Apr 17 2014, 5:10am CDT | by Forbes
Last year Karl Dalal walked more than 1.5 million steps around Houston, each step tracked by the Fitbit Zip that was clipped to his clothes. “I wear it religiously,” he says. “And so does my wife.” A big reason he cared enough to keep it on was that someone else was tracking those steps, too: his employer, BP.
All that walking helped Dalal, 51, opt for a lower health care premium from the self-insured oil giant. The corporate wellness program that he also oversees just brought BP America’s health care costs below the U.S. average growth rate of 6%. Around 14,000 other employees, 6,000 spouses and 4,000 retirees got free Fitbits like Dalal in 2013, and this year a few thousand more have signed up for his program.
Smart, connected devices have been pitched to consumers as agents of life improvement. Every company that makes a gadget for our shoes, wrists, cars or walls produces a torrent of data that can be directed at helping us lose weight, run faster, drive more carefully and use less energy. There’s a tinge of narcissism to the quantified-self movement, but the industry is realizing null
Your data combined with those of thousands of other people can tackle bigger problems such as cutting your company’s health care budget or sparing the nearby utility from building another power plant.
Smart-thermostat maker Nest Labs (which is being acquired by Google for $3.2 billion) has quietly built a side business managing the energy consumption of a slice of its customers on behalf of electric companies. In wearables, health tracker Fitbit is selling companies the tracking bracelets and analytics services to better manage their health care budgets, and its rival Jawbone may be preparing to do the same.
These companies are capitalizing on the terabytes of data they collect from consumers and, to an extent, on the largesse of taxpayers. State governments have increased the money–from $1.3 billion in 2003 to $6 billion in 2012–allocated to helping utilities manage energy demand, according to the U.S. Energy Information Administration.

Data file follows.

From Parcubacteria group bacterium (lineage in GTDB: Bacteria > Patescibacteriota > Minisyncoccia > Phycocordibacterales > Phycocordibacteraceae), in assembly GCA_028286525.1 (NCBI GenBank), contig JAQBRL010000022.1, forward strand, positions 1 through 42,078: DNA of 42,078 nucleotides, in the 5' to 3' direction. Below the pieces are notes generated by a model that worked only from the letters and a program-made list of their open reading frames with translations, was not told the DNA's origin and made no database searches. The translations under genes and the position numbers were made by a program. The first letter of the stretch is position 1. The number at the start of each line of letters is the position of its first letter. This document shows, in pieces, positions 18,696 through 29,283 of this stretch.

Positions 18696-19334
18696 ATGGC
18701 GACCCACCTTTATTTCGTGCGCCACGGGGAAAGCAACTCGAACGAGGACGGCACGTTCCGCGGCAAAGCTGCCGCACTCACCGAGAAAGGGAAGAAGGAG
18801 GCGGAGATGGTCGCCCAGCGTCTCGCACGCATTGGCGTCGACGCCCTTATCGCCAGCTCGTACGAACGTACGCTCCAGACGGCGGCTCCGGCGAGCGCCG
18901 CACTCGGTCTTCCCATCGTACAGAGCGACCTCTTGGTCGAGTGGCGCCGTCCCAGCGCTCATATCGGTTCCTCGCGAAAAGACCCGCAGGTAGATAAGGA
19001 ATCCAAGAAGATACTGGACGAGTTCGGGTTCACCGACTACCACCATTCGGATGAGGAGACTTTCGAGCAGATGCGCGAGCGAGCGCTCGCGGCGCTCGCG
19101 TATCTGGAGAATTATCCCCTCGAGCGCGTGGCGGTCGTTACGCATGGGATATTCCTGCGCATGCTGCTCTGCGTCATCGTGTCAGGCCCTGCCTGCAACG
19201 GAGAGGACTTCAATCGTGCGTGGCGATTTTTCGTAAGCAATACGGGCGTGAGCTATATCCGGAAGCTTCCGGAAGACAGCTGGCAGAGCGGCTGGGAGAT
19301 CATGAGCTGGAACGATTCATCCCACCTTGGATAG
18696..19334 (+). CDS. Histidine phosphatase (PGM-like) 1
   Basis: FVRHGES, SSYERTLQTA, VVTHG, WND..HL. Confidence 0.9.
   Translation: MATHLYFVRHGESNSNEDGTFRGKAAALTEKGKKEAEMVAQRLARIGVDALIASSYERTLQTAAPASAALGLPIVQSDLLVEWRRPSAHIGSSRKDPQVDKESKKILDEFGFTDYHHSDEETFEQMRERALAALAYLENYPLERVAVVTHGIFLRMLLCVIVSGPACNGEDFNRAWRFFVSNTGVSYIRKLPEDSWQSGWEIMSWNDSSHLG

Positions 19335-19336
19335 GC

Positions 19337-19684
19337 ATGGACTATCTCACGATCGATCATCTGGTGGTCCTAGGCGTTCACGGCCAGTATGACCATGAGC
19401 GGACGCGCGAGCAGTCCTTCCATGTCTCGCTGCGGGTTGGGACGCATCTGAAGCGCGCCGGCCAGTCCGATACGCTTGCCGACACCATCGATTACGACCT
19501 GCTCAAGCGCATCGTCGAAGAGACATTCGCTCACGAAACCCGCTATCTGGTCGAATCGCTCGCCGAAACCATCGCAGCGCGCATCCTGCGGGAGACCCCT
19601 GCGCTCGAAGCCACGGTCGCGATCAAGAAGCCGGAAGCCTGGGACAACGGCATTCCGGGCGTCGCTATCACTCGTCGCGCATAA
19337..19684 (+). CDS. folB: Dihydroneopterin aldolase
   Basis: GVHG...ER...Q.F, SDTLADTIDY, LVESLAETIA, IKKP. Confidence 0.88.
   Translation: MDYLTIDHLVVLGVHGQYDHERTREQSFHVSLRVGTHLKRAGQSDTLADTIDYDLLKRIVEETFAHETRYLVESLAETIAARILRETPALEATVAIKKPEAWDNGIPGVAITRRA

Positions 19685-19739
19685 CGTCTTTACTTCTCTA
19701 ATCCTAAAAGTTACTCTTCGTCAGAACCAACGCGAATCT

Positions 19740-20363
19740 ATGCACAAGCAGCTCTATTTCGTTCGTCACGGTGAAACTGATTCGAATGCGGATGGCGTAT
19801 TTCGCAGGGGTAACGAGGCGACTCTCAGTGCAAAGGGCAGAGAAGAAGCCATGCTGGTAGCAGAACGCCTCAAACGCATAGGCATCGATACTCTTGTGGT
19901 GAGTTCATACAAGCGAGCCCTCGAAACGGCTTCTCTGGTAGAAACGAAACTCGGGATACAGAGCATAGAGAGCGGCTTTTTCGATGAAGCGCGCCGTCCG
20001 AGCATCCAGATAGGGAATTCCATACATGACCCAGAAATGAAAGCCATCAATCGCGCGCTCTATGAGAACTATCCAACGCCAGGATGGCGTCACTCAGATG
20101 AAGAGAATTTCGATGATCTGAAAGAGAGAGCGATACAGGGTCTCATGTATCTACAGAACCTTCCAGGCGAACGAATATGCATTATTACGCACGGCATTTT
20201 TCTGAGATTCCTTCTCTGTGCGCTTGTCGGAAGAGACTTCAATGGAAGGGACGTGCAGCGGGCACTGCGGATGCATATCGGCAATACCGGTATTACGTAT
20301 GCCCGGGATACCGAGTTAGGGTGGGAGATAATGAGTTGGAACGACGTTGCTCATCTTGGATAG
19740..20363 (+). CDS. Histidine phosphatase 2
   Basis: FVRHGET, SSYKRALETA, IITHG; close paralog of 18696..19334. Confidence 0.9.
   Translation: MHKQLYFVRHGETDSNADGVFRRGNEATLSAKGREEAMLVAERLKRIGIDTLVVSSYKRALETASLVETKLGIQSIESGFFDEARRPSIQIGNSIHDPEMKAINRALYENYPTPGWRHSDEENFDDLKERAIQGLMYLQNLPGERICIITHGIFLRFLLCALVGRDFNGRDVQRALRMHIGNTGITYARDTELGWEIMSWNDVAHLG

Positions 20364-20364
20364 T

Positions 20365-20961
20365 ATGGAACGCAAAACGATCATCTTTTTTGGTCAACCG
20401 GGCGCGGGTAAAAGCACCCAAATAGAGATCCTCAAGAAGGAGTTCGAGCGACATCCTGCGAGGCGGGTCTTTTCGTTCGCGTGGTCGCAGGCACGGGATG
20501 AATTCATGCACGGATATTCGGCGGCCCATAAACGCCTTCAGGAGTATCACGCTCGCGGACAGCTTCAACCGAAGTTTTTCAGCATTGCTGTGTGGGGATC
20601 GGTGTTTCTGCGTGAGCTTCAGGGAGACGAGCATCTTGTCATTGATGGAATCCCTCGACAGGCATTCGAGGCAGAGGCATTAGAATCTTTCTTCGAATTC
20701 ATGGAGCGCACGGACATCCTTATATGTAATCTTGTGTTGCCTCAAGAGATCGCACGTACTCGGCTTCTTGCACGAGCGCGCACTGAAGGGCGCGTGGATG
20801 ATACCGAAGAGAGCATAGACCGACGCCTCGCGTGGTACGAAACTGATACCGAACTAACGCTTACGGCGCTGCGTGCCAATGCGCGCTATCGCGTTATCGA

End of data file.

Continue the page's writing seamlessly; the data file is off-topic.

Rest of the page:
In health, new rules under Obamacare broaden the incentives employers can give their staff, boosting cash rewards on premiums or deductibles from 20% to 30%. Small businesses can apply to a pot of $200 million in grants to set up such programs.
Nest founder Tony Fadell says revenue from his utility services will eventually outweigh what he makes from selling thermostats, and fatten his margins: “We’ll get more and more services revenue because the hardware sits on the wall for a decade,” he said during an interview in December in Nest’s Palo Alto office.
Nest launched its energy-services programs in April 2013 and has 12 partners in the program, including Chicago’s ComEd and Southern California Edison. Honeywell, considered the biggest U.S. thermostat maker by sales, has demand-response programs with 25 utilities.
For Nest, winning contracts with utilities is a slog. Nest needs to catch some utilities between three-year planning cycles and sell more thermostats. It’s in less than 1% of U.S. households.
Nest’s deals with utilities also vary. In some cases the utility reimburses customers $30-to-$50 a year per thermostat for the right to turn the air conditioner down on hot days to ease the load on the grid. In other deals Nest splits cost savings with the utility. Demand response programs are worth an estimated $80 per thermostat, so 1% of U.S. households potentially spells a $100 million pie that Nest, utilities and customers can split each year.
Crucial to Nest’s pitch to utilities: its thermostat learns a household’s activity over time through multiple sensors that detect things like temperature and movement, and automatically changes the temperature accordingly. Honeywell’s thermostats don’t detect movement, relying more on customer programming. Also, while Honeywell funnels all user data to utilities, Nest takes over the difficult job of parsing it and managing consumption.
“We don’t let utilities control the thermostat. We don’t share the data with the utility. We won’t work with them if they don’t agree,” says Nest cofounder Matt Rogers. Utilities define a successful demand-response program as one that lowers energy usage by 30%. Nest’s servers and algorithms can reduce it by 50% to 60% at peak times, Fadell claims.
Nest’s director of energy services, Ben Bixby, says “many” utilities are in the pipeline, but it’ll likely be years before the real revenue kicks in.
Till then Fadell and Rogers are trying to avoid the fate of other smart utility projects that ended up on the scrap heap. An earlier generation popped up in 2008 after federal stimulus money helped utilities upgrade their power grids to produce real-time energy data they could share with third parties.